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(Illustration by Michael Daley)


Over the last 38 years, Tim Martin has reinvented a British institution: the public house. He has grown his chain of taverns from a single pub in North London to almost 1,000 today. During his long career he has shown remarkable focus on his empire, while also being an outspoken advocate for Brexit and making the case for business — something so many bosses are afraid to do.

Wetherspoons pubs are for everyone. They are large, inexpensive, democratic drinking palaces. The range of food and drink available is remarkable — and generally excellent value. They are not for dining snobs, or wine connoisseurs: but their facilities are clean, their landlords are sober, and they are incredibly popular venues for alcoholic refreshment and a solid meal.

One of the reasons I admire Tim is that he spends roughly three days on the road every week visiting his establishments, mixing with his staff (Wetherspoons employs 37,000 people) and customers. He takes the train all around the country, carrying his notes in a plastic carrier bag, and finds out exactly what is happening on the ground in his pubs. How many other public company chairman are that hands-on? Yet he is a not a micromanager — he has a strong team of long-serving executives, including a chief executive who has worked with him for 26 years and a finance director with 18 years of service.

His business has grown organically over the decades, typically by opening new pubs rather than takeovers. He has shaken up the old beerage who dominated the licensed trade for centuries, offering a tired, overpriced formula. He delivers serious competition to the corporate pub companies, usually making sure his Wetherspoon inn is the busiest in town.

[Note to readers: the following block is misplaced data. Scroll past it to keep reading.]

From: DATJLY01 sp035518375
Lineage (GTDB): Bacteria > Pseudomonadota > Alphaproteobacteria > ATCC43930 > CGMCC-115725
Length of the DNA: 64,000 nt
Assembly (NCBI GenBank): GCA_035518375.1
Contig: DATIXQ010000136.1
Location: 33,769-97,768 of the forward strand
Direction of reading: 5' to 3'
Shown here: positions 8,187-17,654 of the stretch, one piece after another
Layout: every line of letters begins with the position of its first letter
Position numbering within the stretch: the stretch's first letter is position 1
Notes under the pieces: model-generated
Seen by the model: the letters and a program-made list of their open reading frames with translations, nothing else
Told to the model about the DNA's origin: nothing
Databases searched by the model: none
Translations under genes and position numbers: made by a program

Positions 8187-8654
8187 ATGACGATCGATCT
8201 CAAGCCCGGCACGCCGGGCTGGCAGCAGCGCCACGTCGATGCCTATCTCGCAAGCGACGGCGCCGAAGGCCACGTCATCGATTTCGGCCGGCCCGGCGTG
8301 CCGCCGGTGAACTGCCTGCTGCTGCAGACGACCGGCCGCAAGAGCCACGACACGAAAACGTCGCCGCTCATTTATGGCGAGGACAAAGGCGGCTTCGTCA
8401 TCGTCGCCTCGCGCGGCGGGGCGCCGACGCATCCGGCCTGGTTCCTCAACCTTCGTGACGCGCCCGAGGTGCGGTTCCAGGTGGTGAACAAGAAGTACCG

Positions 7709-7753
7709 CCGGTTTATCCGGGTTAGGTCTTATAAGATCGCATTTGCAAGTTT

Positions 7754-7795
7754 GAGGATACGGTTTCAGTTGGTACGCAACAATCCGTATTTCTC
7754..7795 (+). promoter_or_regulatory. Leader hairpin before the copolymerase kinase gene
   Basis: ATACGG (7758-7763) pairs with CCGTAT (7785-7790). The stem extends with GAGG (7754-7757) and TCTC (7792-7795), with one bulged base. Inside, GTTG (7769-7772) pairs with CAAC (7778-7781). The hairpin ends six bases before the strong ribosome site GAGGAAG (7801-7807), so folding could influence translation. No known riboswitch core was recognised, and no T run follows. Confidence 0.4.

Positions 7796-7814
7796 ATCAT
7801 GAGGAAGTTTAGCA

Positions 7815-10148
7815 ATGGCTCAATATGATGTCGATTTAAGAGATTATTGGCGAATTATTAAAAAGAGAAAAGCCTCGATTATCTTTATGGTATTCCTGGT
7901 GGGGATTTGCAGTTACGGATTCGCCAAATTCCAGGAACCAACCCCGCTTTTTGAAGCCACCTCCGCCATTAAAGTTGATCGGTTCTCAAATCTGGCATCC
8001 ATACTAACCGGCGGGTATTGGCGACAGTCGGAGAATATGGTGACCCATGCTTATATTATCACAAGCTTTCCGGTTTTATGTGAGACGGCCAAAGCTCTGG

Are all his pubs beautiful? No, but many are stylish conversions, frequently tailored to the area and celebrating the history of the building — so they are locals, even if they are part of a major business. Has he driven some small operations to the wall? Yes, but he has also obliged many to up their game and provide improved service, choice and value — all of which has benefited the punter.

It is easy to forget that although there used to be more pubs 30 years ago, they were mostly an awful experience — smoke-filled dumps, with a pitiful range of drink, a desperate food offering, squalid lavatories and surly barmen. And the reality is that it has been very heavy taxation, too much debt, the growth of alcohol sales through supermarkets, and the smoking ban which have destroyed far more independent pubs than Wetherspoons.

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